Can You Spot A Fake Rolex?
Hello from Pawn America in Madison, Wisconsin. My name is Brad and I am one of the managers here. Before I get started, I want to tell you a little about me. I have been with Pawn America for just about four years and have loved every minute of it. If you had told me five years ago that I’d be working in a pawn store after finishing college, I would not have believed you. I studied history at UW–La Crosse, so you can maybe imagine why this line of work appeals to me. I get the chance to see and learn about things that I would never see unless I worked in a museum. I have done a little blogging in the past, and when I found out that Pawn America was starting up a blog, I jumped at the chance to contribute. With my posts I want to pass on to you the things I’ve learned in the past few years and show you the unique items that come through the doors of any of our stores every day.
I want to kick this off with an old pawn favorite: How to spot a fake Rolex. Those of you who know me or have brought a watch into the Madison store know that I’m a watch nerd. I spend an hour or so every day reading blogs, articles and news about watches. I can’t get enough. So it always kills me when someone gets fooled into buying a fake Rolex or other high-end brand because they don’t know enough. I will add pictures of fakes I come across to help raise awareness and show you the difference, so you don’t get taken for a ride. Just the other day I had this little beauty brought in by someone who wanted to sell it.
The owner wanted to know how much he would get for it if he had a new battery put in. Here is the first lesson: Rolex only made one watch ever that was battery powered: the Oysterquartz. This watch was a fantastic flop. From 1977-2001 it is estimated that less than 23,000 were ever produced. There are technically two variations of the Oysterquartz, one with a date window and the other with a window for the day of the week as well as the date, as seen below.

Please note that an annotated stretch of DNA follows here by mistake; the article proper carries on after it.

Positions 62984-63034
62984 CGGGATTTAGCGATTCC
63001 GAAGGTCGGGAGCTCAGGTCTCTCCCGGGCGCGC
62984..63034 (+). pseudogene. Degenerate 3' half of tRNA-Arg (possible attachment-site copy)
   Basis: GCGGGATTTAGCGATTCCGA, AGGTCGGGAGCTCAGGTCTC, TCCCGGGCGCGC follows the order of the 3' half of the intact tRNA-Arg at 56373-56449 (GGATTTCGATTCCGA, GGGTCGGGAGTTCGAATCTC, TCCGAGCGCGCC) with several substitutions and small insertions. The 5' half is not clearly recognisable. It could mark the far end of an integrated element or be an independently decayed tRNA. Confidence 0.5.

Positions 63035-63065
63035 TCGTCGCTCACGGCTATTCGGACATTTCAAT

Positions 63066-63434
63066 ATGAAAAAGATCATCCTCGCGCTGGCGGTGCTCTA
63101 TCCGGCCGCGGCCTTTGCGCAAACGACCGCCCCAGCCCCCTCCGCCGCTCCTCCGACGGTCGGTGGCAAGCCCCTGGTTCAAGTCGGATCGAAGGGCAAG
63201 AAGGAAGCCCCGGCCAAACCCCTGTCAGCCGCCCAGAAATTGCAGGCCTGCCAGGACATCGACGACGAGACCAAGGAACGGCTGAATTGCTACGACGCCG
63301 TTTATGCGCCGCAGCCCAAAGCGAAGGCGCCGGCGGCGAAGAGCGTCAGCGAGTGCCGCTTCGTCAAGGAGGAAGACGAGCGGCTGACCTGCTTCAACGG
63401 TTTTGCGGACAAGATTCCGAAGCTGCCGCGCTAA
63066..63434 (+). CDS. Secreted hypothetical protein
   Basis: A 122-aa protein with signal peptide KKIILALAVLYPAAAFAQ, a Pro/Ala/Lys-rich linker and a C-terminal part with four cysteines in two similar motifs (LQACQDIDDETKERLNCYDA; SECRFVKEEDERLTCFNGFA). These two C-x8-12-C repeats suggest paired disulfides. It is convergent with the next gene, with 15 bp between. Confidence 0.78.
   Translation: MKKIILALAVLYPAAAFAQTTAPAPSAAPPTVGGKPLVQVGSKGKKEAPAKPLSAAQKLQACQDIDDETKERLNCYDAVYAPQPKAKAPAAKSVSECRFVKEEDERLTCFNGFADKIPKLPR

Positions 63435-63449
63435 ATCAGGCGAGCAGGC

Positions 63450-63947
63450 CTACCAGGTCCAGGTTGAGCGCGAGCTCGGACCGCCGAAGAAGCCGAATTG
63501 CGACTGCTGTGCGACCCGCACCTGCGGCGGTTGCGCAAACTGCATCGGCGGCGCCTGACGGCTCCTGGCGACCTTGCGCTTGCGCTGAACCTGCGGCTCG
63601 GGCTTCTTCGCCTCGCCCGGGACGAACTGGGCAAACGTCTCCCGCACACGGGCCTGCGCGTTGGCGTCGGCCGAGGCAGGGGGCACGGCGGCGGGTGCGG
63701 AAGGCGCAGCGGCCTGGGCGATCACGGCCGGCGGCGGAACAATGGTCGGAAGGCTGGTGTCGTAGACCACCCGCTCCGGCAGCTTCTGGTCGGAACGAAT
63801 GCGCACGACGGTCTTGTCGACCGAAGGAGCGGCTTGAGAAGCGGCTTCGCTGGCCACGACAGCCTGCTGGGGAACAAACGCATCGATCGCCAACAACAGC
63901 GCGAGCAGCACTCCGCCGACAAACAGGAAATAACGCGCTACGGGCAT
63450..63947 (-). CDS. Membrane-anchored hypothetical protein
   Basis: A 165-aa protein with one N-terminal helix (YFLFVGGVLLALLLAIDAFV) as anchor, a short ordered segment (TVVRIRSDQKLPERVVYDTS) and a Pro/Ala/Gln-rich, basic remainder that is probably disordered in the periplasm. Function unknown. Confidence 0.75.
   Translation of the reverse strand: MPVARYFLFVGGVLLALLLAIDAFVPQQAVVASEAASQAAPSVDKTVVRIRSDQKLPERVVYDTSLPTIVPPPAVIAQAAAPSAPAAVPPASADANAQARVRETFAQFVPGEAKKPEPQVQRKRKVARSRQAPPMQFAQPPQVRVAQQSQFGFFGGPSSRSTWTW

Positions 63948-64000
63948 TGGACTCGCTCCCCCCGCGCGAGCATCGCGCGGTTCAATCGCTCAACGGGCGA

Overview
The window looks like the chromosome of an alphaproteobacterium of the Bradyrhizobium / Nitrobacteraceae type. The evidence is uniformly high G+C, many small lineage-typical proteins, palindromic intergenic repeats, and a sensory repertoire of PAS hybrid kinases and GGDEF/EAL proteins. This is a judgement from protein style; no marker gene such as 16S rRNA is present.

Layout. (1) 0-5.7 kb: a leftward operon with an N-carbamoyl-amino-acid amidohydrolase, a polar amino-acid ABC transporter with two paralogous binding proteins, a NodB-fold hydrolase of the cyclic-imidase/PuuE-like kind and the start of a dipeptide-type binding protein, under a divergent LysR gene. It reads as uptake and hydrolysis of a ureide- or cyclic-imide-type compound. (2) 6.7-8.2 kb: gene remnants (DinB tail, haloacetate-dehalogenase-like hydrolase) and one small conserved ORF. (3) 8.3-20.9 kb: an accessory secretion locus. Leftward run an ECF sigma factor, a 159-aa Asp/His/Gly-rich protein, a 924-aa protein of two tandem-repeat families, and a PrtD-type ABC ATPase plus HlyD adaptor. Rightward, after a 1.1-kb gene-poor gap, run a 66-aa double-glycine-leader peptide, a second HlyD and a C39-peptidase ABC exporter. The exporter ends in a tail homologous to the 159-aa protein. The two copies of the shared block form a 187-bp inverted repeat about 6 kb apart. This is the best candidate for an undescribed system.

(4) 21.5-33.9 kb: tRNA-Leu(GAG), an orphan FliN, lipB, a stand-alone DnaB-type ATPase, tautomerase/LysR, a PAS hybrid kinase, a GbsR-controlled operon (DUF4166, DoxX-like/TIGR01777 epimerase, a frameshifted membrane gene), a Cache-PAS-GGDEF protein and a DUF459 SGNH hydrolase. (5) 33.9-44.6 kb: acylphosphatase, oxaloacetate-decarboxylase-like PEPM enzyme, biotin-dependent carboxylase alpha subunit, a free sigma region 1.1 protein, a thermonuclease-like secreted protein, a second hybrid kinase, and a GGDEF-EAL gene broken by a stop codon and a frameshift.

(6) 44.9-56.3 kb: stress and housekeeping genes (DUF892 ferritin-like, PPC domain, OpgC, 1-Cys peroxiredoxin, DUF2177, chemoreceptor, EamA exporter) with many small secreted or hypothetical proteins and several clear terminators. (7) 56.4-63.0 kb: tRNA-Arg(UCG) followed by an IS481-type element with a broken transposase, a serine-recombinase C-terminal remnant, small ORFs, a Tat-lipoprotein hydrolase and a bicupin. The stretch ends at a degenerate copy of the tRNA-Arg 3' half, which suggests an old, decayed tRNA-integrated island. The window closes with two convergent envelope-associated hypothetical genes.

Currently they are extremely hard to come by and typically fetch premiums at auctions. You are definitely not going to buy a real one off the street from some guy in an overcoat for $100. The watch pictured above doesn’t even say Oysterquartz on the face. Now I do not believe that the maker of this fake was trying to fake an Oysterquartz. They just slapped the Rolex label on a watch and sold it. The materials used are lower quality than those you would find on a Fossil
and the bracelet is wrong, too. If you want to see a real Rolex, head to a pawn store you trust or an authorized dealer and actually touch one. Feel the weight and materials. See the watch work and see the smooth sweep of the second hand. Rolex’s don’t tick, except for the Oysterquartz, of course. After you do that, the cheap knockoffs will jump right out at you and you don’t have to waste your hard-earned time and money on them. If the price on eBay is too good to be true, it usually is. Well, that’s enough for today I think. I will be back soon. Thanks for taking time to read and don’t forget to step into your neighborhood Pawn America.